Image result for retching gif

Sure enough, soon after Talulah re-appeared (the only thing stopping her from bouncing this time, was the fact she was carrying a tray of eight beer glasses), she announced that, in case anyone was panicking, she had forgotten to mention the cheese in her introductory spiel.

             “No, we weren’t panicking, Talulah. The cheese is just a bonus!”

Fucking liar.

Anyway, I could give you a description of the beers we sampled, not to mention their accompanying cheeses (quick summary: the soft and creamy ones were like cheesy snot, while the hard crumbly ones were like something you might find in a sock), but that would all be rather boring, so I won’t. What I will say is that we learned a great deal about the brewing process, the different types of hops, how to properly ‘smell’ the aroma, and how each cheese (supposedly) complimented the taste of its beer partner.

Throughout each description, Talulah continued to test my patience by repeatedly using ‘air quotes’ (yes, I realise the irony of using quotes there myself), as well as the word hipster far more than is ever necessary (i.e. more than once a year), but she also captivated us with her knowledge and stories.

Did you know, for example, that in ‘olden times’ (despite being married to a history teacher, placing periods of time throughout history was never my strong point, so I won’t embarrass myself by even hazarding a guess), when a couple got married the entire village would spend weeks beforehand preparing as much mead as they possibly could? Then, once the couple were wed, the idea was that they would spend the next two weeks drinking and, erm, consummating the marriage to hopefully bear children for the village. The idea, I believe, was that drunk people shag more (who knew?). And, since mead is made from honey, that two-week period became known as the honeymoon. See, history is awesome (and, by all accounts, so were the olden times).

Talulah also told us about BrewDog’s various publicity stunts over the years – such as the time they inflated some stuffed cats, attached parachutes, then dropped them from a helicopter over Canary Wharf. The idea was to protest against the ‘fat cat’ breweries, only the parachutes didn’t open, and they ended up injuring people (I had to again nudge Tim, and beg that he didn’t mention my occupation to the group).

By the end of the night, I don’t know whether it was the copious amounts of beer talking (although I have a strong suspicion it was, bearing in mind I hadn’t eaten anything other than cheese, and the last sample was a rather potent 14%), but I had decided the older couple were lovely, suit boy wasn’t all that bad, and Talulah was a Beer Goddess (not necessarily in terms of looks, although she was far from unattractive, but her personality was as infectious as herpes). She even gave us three ‘bonus’ beers for free, as she liked us so much:


Even suit boy’s girlfriend, ‘loud blonde woman’, endeared herself to me, during one of the latter aroma tests, because despite everyone suggesting the usual hints of vanilla and citrus (none of us could actually smell vanilla or citrus, but those had been the answers for the preceding beers so we decided to hedge our bets), she decided to be brutally honest, and claimed that her glass smelt of ‘wet dog’.

This, naturally, made everyone laugh (including herself, and I do hate people who laugh at their own jokes), but it tickled me especially, because sat directly behind her was a couple who had just come in from the pouring rain for shelter, and their soaking wet spaniel was between them under the table.

Cheers – and thanks for reading x


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Last weekend, I took my wife away for her birthday (which was actually in November, but part of her present was tickets to see the musical ‘Wicked’ in Manchester, and this was the first Saturday evening performance available).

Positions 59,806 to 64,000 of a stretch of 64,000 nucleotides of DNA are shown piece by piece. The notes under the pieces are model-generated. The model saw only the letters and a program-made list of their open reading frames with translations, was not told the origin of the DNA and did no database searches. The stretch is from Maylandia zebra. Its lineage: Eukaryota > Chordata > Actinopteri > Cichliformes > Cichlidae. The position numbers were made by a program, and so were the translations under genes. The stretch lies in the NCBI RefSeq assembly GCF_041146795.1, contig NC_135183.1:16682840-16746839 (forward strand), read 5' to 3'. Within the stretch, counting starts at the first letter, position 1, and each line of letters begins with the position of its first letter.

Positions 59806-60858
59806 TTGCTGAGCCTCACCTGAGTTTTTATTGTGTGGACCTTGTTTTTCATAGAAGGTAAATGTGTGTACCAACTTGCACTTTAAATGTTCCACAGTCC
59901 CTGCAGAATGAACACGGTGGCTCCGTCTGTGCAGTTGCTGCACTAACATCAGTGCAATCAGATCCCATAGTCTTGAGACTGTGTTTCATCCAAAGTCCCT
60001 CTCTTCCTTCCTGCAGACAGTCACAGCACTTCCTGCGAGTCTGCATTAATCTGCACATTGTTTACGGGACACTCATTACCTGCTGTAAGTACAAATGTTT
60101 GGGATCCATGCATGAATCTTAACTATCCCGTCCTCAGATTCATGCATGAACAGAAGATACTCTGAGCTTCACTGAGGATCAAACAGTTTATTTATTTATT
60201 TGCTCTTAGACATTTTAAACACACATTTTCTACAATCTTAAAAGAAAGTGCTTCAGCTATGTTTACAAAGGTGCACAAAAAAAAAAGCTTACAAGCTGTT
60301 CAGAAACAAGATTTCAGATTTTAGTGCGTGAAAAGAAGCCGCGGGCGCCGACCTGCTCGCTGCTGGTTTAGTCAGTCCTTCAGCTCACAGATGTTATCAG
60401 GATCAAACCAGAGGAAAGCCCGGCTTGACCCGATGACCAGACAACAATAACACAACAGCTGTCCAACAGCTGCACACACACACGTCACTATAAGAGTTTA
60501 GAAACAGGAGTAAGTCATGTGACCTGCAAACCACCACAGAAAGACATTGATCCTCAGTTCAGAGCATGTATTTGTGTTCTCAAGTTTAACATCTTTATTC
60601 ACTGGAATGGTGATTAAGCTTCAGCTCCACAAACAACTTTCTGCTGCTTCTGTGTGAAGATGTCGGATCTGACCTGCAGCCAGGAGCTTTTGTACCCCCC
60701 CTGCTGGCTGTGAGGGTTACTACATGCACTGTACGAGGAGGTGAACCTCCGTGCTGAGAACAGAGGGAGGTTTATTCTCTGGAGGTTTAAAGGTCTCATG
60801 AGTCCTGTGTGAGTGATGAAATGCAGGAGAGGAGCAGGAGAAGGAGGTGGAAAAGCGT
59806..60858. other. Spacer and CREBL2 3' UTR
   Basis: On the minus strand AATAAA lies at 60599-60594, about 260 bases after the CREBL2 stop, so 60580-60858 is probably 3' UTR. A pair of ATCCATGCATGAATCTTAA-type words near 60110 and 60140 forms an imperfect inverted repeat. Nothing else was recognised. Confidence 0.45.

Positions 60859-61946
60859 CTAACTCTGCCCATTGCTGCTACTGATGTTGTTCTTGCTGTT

Ok, Manchester is not necessarily the most romantic of cities, but spending a weekend there did mean we could combine some of our favourite pastimes – Christmas shopping (her), drinking beer (me) and spending time away from the kids (both of us).

I actually bought the tickets prior to her birthday last year, but such is the popularity of certain West End musicals, I had to get them nearly fourteen months in advance and then keep them secret until a few weeks ago. Frankly, the fact I managed to keep the cat firmly in the bag for so long, is only surpassed by the fact I still remembered I had them as her birthday approached this year. There was, in all honesty, every chance of me forgetting completely during the intervening period, and there being two sad little empty seats throughout the entire show.

Having arrived in Manchester just before 2pm on Saturday afternoon, we arrived at our hotel shortly afterwards (which was nothing fancy, because at this time of year – particularly with the Christmas markets nearby – it would have been cheaper to fly abroad then spend the night in most of the city’s nicer hotels), and we checked in to drop the bag off. As it happens, she didn’t want to be dropped off, and insisted on heading out with me (joke, dear), to ‘enjoy’ the Christmas markets.


As I alluded to in last week’s entry, I don’t enjoy shopping at the best of times, so when that shopping happens to also be extremely crowded, not to mention outside in the freezing rain, I really don’t see the attraction, and was ready to leave within a matter of minutes. What really surprised me, however, was that it was my wife who suggesting moving on not long after we arrived, and – God love her – she suggested I go and sit in a pub while she did some ‘proper shopping’. As you can imagine, I took little persuading.

Anyway, the real reason for this week’s blog, is to tell you about our theatre experience – and how, by some unfortunate mix-up, our seats ended up right in the middle of the ‘Most Obnoxious People in the World’ Christmas Outing. Oh, sure, they may have pretended not to know each other, but it cannot be mere coincidence that that many utter dickheads bought tickets in the same section of Manchester’s Palace Theatre on the same night.

Look, I grew up near Manchester, so I am only too aware that – like most cities – it has its fair share of dickheads, but I can prove beyond doubt that most of the usual suspects were elsewhere that evening, because City were away to Chelsea at the time (and no United fans live anywhere near Manchester).